Patrick Hruby has written an outstanding article on the subject of brain trauma and the implications for the future of football for Yahoo! Sports’ new online magazine ThePostGame. It’s eye-opening, scary, and impactful.
It’s hard to read this piece and not come away thinking that football’s days are numbered — at least as a mainstream youth activity and sport sanctioned by public schools. Football is simply too dangerous. Rule changes and equipment advances won’t ultimately be able to save the sport for our young people. The sport of football, by its nature, causes numerous jolts to the skull, meaning the brain is regularly tossed around inside that skull like jello.
We’ve known for several years now that concussions aren’t good for short-or-long-term health. We’ve heard that Second Impact Syndrome (SIS), a second blow to the brain quickly following a concussion, can be extremely dangerous and even fatal. In recent years, we’ve heard about how a history of concussions is associated with a brain disease called chronic traumatic encephalopathy (CTE). CTE symptoms include depression, erratic behavior, memory lapses, and eventually dementia. But the scariest findings coming out of recent brain trauma research is that repetitive subconcussive hits can have major negative consequences for the brain — especially the young developing brain. A football player (or hockey or soccer player, or anyone who is the victim of repetitive brain trauma can develop CTE even without having suffered a concussion. Wow.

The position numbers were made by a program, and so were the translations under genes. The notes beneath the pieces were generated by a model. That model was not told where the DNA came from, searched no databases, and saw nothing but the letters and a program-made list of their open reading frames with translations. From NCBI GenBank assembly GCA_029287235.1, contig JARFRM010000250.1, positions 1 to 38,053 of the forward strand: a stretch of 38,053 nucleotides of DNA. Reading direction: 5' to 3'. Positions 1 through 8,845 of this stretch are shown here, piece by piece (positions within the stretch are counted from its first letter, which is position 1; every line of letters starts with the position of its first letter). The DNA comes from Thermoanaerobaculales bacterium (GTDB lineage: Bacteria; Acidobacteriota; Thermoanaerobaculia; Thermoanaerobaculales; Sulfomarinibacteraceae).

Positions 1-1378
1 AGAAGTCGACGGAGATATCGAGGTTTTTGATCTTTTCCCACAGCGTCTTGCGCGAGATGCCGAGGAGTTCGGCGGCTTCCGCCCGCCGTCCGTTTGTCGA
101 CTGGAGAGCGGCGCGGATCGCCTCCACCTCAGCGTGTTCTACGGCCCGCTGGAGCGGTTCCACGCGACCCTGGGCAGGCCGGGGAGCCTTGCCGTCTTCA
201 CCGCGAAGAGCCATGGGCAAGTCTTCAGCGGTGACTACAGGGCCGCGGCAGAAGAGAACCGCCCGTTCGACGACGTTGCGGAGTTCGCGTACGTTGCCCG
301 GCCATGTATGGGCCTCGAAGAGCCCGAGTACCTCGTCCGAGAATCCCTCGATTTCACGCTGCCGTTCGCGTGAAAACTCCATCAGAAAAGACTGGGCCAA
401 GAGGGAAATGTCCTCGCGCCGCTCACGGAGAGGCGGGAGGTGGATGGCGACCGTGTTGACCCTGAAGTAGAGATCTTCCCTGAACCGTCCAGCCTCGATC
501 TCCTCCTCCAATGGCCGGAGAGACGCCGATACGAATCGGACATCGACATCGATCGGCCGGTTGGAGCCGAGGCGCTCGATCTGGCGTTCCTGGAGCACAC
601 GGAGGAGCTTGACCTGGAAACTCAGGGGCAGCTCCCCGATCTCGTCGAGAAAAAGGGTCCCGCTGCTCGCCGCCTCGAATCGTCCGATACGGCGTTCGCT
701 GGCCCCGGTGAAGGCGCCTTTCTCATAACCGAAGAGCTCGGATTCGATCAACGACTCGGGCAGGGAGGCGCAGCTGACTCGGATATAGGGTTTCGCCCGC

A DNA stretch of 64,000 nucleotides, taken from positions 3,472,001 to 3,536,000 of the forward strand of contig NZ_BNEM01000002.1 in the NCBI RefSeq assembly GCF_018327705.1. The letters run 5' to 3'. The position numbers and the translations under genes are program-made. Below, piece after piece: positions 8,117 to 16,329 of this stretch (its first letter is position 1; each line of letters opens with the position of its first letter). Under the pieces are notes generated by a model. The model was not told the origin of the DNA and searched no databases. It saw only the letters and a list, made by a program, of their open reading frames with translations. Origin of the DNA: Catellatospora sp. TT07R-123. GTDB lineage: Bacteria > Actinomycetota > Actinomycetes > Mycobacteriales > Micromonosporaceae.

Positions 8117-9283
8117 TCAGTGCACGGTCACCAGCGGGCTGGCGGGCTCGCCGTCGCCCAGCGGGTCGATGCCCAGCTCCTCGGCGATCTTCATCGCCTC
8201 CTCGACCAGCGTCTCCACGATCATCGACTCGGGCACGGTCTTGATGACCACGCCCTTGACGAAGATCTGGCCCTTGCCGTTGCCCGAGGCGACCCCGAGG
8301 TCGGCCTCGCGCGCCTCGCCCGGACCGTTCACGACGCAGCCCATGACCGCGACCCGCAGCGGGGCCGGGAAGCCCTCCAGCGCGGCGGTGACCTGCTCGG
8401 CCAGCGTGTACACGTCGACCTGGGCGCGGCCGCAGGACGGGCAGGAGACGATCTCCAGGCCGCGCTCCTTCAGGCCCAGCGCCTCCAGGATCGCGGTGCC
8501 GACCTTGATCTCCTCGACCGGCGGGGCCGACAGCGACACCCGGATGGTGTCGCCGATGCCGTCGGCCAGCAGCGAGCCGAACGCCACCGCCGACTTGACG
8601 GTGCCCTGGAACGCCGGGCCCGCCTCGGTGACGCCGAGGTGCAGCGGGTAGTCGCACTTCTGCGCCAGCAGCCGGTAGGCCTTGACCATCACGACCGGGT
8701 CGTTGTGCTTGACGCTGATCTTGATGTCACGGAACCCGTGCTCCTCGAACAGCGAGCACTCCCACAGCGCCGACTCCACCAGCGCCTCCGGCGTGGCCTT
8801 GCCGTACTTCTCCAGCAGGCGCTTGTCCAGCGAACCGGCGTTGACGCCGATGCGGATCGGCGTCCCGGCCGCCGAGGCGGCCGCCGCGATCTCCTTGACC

“Evidence suggests that CTE — the silent killer, the disease that turns players’ brains into ticking time bombs, slowly driving them mad — is caused not only by concussions but also by sub-concussive trauma,” writes Hruby. “Little hits. Little hits like the 1,000 – 1,500 blows to the head that the average high school football lineman absorbs in a single season, according to estimates by Boston researchers.”
Can football be saved for our young people? Undoubtedly, every attempt will be made to find a way to make football safer. Limiting the number of hits to the head that players receive in practice is probably the first place to start. But ultimately, the question is, how “brain safe” can tackle football ever be?
“Protect our national pastime,” writes Hruby. “Protect our children’s brains. The hope is that we can do both. Biology and physics suggest otherwise. Safer does not mean safe.”
We’re at the beginning of the end for youth and high school football.
— Ken Reed, Sports Policy Director, League of Fans
Sports Forum Podcast
Episode #32 – League of Fans’ Sports Forum podcast: Prolific Author Joe Posnanski Joins the Show – Posnanski is one of America’s best sportswriters and has twice been named the best sports columnist in America by the Associated Press Sports Editors. We chat about his new book, “Why We Love Baseball,” his new Substack newsletter called Joe Blogs, and we cover topics including how baseball treats its fans, MLB’s numerous rule changes this past season, how the sport can become more fan-friendly, the greatness of Negro Leagues champion Buck O’Neil, and much more.